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My bullet journey journal sprang from one of my obsessions and the need to up level the organization in my business. Benefiting from it as a mindfulness practice was an unexpected bonus.

Continuing the blog series on the must-haves for my business, for this last one, let’s talk about organization. If you missed the previous two, you can catch up here:

Now let’s dive into organization and mindfulness via the bullet journal.

too many hats, too many tasks to track

In the business world, I’m considered both a micro-business and creative entrepreneur.

As a micro biz owner, it’s just me, which means the overhead and paperwork remain low. (Yay!) It also means I’m responsible for all the moving parts of my business. By myself. (Boo!)

Not a big deal twenty years ago. Back then, I only wore three hats: yoga teacher, customer service rep, and bookkeeper.

Thanks to the internet, the amount of hats I’m required to wear has tripled. Now there’s social media manager, content planner, curriculum developer, graphic artist, videographer, website maintenance, email marketing, and blog writer.

About the same time I realized I had more parts to track, my brain become more swiss cheese-like.

Can anyone else relate to my struggles?

too many options for organization

Let’s talk about another one of my obsessions (besides cookies).

Notebooks ๐Ÿ““.

I love blank notebooks, from the silk covered beauties to the dollar store composition books. Take a tour of my office and bedroom and you’ll find at least ten. There’s one for business notes, random ideas, my to-do lists, stream-of-conscious writing before I meditate…

The list goes on.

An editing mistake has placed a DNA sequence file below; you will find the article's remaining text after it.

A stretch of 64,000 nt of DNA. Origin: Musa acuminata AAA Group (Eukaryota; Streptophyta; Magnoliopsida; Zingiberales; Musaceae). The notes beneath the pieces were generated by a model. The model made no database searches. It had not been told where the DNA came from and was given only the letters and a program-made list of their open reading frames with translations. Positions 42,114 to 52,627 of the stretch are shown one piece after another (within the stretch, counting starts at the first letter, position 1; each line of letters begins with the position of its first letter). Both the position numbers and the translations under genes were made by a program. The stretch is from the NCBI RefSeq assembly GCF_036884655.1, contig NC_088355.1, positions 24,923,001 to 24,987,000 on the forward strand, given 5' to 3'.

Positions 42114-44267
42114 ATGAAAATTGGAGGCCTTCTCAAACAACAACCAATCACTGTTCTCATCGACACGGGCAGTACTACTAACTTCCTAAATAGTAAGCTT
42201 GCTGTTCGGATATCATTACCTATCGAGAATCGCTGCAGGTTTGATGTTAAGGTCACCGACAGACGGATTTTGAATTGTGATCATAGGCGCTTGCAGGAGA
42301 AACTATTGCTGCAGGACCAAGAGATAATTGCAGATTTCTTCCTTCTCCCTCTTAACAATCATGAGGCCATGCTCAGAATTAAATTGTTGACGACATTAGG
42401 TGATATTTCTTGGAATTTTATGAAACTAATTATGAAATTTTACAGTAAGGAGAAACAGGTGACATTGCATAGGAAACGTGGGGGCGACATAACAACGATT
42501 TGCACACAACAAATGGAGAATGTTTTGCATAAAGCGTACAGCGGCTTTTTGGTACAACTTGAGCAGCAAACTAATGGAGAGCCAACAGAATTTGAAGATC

And that’s where my frustration finally hit its high point. I needed a way to organize these different lists and random notes into a single system.

Look, I hear you.

There are great online organizational systems out there and I tried many of them. I have accounts with Trello, Asana, Evernote, Quickbooks, and Google, and probably even more I’ve forgotten about.

Yet even with so many free and paid options for digitally organizing my business, my brain could never stick with it. I usually found my way back to pen and paper–or notebooks in my case.

(I blame it on the creative part of being a creative entrepreneur.)

That’s when I researched bullet journals.

what is a bullet journal

A bullet journal is a way of keeping track of everything you need to do in one place. But what really got my wheels turning in excitement was the definition from BulletJournal.com:

“The bullet journal is a mindfulness practice disguised as a productivity system.”

As a yoga and mindfulness instructor, I appreciate any activity that allows me to be more present and live intentionally. PLUS. . .

Instead of several notebooks doing a single job, one bullet journal to do multiple jobs sounded like a win-win plan to me.

(One ring ๐Ÿ’ to rule them all….)

After several days in the rabbit hole of Pinterest, and getting over the “OMG, I can’t draw” fear, I thought a bullet journal might be the answer to my notebook addiction and organizational deficit.

picking a bullet journal and supplies

After the initial research, the next chunk of my time went to selecting the actual journal. Y’all…there are 1000s to choose from and having never BuJo’d (short for Bullet Journal) before, I had analysis paralysis.

Blank pages, dotted, squares (like on graph paper), cream colored pages, white pages, thin pages, thick pages, numbered, unnumbered. And that was just the inside. Next came figuring out the size and type of cover.

I eventually settled on the Dingbats Purple Hippo. It was a mid-size (A5) journal with thick-ish (100GSM) paper, bookmark, pen holder, back cover pocket, and elastic closure.

Plus, purple cover.

Next came the supplies. I tried to keep my first order small since I was testing it out.

bujo supplies

what layouts to include in a bujo